girl reaching to a pot on the stove

Accidents happen in the home every day, frequently in one of the most dangerous rooms in the house--the kitchen. When children suffer accidents in the kitchen, they usually involve a fall, a burn, poisoning, or choking. What can you do to keep your child safe? Here are some tips to help you reduce the risk of such dangers.

Reducing the Risk of Burns
The kitchen is full of things that can burn a young child. Stoves, ovens, microwaves, hot pans and utensils, and even water that's too hot can all burn a child's tender skin. To prevent burns, take the following precautions:

  1. Always supervise young children in the kitchen. If you're cooking or doing other activities that may harm a child, have someone else supervise him or her in another room; put the child in a high chair with a snack; use a safety gate or playpen to keep the child away; or occupy the child with a toy or safe task.
  2. Teach your child not to touch hot appliances, particularly the stove or oven. Always place panhandles out of reach. Consider buying child-safe appliances. Check around you before opening the oven door.
  3. Remove tablecloths and placemats while children are young; they may tug on the material and bring hot containers down on top of them. Never give children pans to play with, as they might not understand that they can't play with the pans you're cooking with.
  4. Be very cautious when serving young children hot food or beverages. Always taste it or feel it before serving. Lukewarm is better than hot. Microwaved foods can often scald little ones.
  5. Install child-safety locks on all kitchen cabinets and drawers.

Reducing the Risk of Falls
Young children can easily fall off tall chairs, particularly if they're trying to reach something on a table. Little legs can also slip on wet or greasy floors. Keep your child free of falls by keeping these tips in mind:

  1. Never turn your back on a young child in a tall chair. Instead, place him or her in a high chair or a chair that's closer to the floor and use the safety belt when applicable.
  2. Purchase non-slip rugs for a tile or linoleum floor and make sure throw rugs are secured with a rubber mat.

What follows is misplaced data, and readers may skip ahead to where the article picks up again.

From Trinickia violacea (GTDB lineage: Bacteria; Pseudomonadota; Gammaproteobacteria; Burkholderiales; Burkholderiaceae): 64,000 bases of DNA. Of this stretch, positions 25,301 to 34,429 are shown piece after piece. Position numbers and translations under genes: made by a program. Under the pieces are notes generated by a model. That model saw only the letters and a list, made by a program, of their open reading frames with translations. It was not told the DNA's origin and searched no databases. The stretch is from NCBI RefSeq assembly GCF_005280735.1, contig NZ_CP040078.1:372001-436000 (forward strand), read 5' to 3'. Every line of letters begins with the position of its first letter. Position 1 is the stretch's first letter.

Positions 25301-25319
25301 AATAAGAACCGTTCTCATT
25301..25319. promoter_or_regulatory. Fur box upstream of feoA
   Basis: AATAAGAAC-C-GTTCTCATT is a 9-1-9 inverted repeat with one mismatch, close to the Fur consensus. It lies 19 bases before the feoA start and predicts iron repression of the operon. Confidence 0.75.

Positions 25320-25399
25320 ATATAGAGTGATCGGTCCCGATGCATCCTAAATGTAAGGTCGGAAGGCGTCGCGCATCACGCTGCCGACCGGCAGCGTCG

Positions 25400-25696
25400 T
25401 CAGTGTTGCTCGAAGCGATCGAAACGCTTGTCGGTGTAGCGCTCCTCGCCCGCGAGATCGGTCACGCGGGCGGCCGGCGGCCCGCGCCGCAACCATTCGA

3. Don't allow baby walkers in the kitchen. Babies in walkers are particularly prone to accidents.
  4. Safely tuck telephone and electrical cords out of the way and keep the floor clean of grease, water, and other liquids.

Reducing the Risk of Choking and Poisoning
Young children love to explore by putting things in their mouths. Small items can lead to choking, while cleansers and other chemicals can quickly poison tiny bodies. Here's how you can avoid the risk of poisoning:

  1. Keep all medications out of reach of children and ask your pharmacist to put child-resistant caps on all prescriptions.
  2. Keep the floor clean of all nuts, seeds, small fruits, popcorn, and other potential choking hazards.
  3. Keep chemicals out of reach. All cleansers, bleach, drain cleaners, oven cleaners, and detergents should be hidden away behind child-proof doors. Also consider using non-toxic cleaners on floors and appliances.
  4. Don't allow young children to play in or around the kitchen--especially when they're unsupervised

Other Tips for a Safe Kitchen
In addition to the tips listed above, keep all sharp knives, scissors, and tools out of reach of children. Consider a lock for your refrigerator when your child gets old enough to open it. If your child wants to help you cook, consider getting a play set of cooking tools for him or her to use. Start teaching safety when your child is young, and he or she will learn to be careful in the kitchen and injury-free.